France enters World Cup in disarray
When spring rolls around, France is usually a lovely place. Paris is Paris, the rest of the country offers up regional delights and bodies start getting tanned on the Riviera beaches. A warm baguette, soft cheese and a Bordeaux red make for a nice trio.
French soccer fans, though, can't be in great spirits. Their team is in disarray with the World Cup a month and a half away.
Les Bleus lack cohesion, have several injury worries and are still led by controversial coach Raymond Domenech. A refereeing decision here or there and France might have missed this summer's extravaganza altogether.
The French are also coming off a crushing 2-0 loss to tournament favorite Spain in a March friendly at a disappointed Stade de France, which erupted in celebration 12 years earlier when the nation won its maiden World Cup. To make matters worse, this week star winger Franck Ribery, a married man, and enormous prospect Karim Benzema were implicated in a prostitution scandal.
"We aren't really in a good position," said retired left back Bixente Lizarazu -- who did the World Cup and Euro double with France -- in a telephone interview with ESPN.com. "There are things France has to change, but the problem is, the coach didn't try them before. We have good players, but we don't have a team at the moment."
Lizarazu's words were gentle compared to Christophe Berard, a soccer writer with the French daily Le Parisien. Berard didn't give France much chance in South Africa, only turning positive when discussing sterling keeper Hugo Lloris. When asked what France needed to taste success, Berard replied, "A lot of luck."
No repeat of 2006 in Germany, when, surprisingly, France upset Brazil in the quarterfinals thanks to Thierry Henry's great volley and went on to reach the final?
"Well, we can always dream," Berard said in a phone interview. "[Patrick] Vieira was four years younger, and above all, we had Zinedine Zidane."
Domenech somehow kept his job in the wake of France's disastrous showing at Euro 2008, making things worse by immediately proposing to his girlfriend on live TV as a nation tried to digest the performance on the pitch. The praise Domenech received in Germany was long gone.
Domenech infused much-needed youth into the squad when he had no other choice, yet the balance is suspect. The all-important spine consists of, among others, Lloris (as good as he is, he's only 23 and looked shaky on crosses as Lyon lost 1-0 at Bayern Munich in the Champions League on Wednesday); William Gallas, a 32-year-old center back battling a calf injury; Vieira, a Domenech favorite who turns 34 in June; and Henry, inching towards 33. Henry remains the talismanic forward.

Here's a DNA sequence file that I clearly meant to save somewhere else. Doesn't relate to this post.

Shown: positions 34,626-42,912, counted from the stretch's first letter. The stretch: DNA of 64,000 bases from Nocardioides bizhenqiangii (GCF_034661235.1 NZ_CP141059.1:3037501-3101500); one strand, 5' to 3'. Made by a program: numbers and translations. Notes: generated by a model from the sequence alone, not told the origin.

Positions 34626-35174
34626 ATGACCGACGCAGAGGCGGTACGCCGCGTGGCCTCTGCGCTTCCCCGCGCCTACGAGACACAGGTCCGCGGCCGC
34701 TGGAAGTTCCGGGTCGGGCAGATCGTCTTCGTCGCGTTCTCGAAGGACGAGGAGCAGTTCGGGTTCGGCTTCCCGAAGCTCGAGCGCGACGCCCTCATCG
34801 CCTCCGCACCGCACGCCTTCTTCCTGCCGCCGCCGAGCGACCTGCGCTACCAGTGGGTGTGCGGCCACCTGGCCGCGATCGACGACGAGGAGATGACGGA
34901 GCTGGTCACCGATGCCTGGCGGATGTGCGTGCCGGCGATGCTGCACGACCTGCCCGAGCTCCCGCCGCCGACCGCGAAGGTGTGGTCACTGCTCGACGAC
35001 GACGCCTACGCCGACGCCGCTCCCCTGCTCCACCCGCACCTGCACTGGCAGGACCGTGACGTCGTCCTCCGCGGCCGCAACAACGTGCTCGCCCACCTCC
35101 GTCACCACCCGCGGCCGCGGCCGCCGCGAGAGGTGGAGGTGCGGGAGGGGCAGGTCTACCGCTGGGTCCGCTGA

Vieira hardly plays for Manchester City, while Henry has made two starts for Barcelona since the end of February. Illustrating how the mighty have fallen, Henry didn't get off the bench as Barcelona chased a two-goal deficit at Inter Milan in the Champions League on Tuesday. Instead, towering Spanish defender Gerard Pique was employed as a center forward.
Perhaps the rest will turn out to be a positive for Henry -- booed vociferously against Spain -- and Vieira, both survivors of the 1998 team.
Benzema is learning about politics at Real Madrid, far from a starter despite his hefty €35 million ($47 million) price tag. The striker, heavily linked with Manchester United last summer, returned from a lengthy thigh injury this month. The defensive partner for Gallas, should he get fit, is unknown. Yoann Gourcuff -- compared to Milan playmaker Andrea Pirlo by Lizarazu -- tailed off, like the rest of his Bordeaux teammates, in Ligue 1.
Who knows how long the prostitution brouhaha will last? And Domenech hasn't found a way to get fellow winger Florent Malouda, having a fantastic season at Chelsea, into the starting lineup. Domenech and Malouda have quarreled in the past.
"We have a lot of players injured or who aren't playing, so if you don't use the players that are playing, then what do you do?" Lizarazu said. "It's important to use players who have been playing. It's true Domenech hasn't been playing Malouda a lot, but he has to change. And he also has to change his mind regarding the position of other players."
Lizarazu's alterations would include starting Malouda on the left, employing Ribery behind the main striker (or strikers), not on his usual spot on the left, and using Henry up front, rather than seeing him drift on the left as he did versus Spain.
"We have a problem finding width when Henry is playing on the left, because he comes in to the center, and when [Chelsea's Nicolas] Anelka is playing on the right, he comes into the middle, too," Lizarazu said.
Domenech has three games to tinker before the World Cup. Steering clear of World Cup participants, France faces the gentle trio of Costa Rica, Tunisia and China in late May and early June. Call it a chance to build confidence.
France then snuggles up to Mexico, Uruguay and South Africa in Group A, not exactly the group of death. If France tops the table, the next foe, in the round of 16, is likely either Greece or Nigeria. Certainly manageable. In the quarterfinals, the English -- perennial underachievers -- could await.
Domenech is confident his team can turn things around.
"Beautiful babies sometimes come to the world after difficult deliveries," he told L'Equipe last week in typically bizarre fashion.
France hopes he's right.
London-based Ravi Ubha covers soccer and tennis for ESPN.com.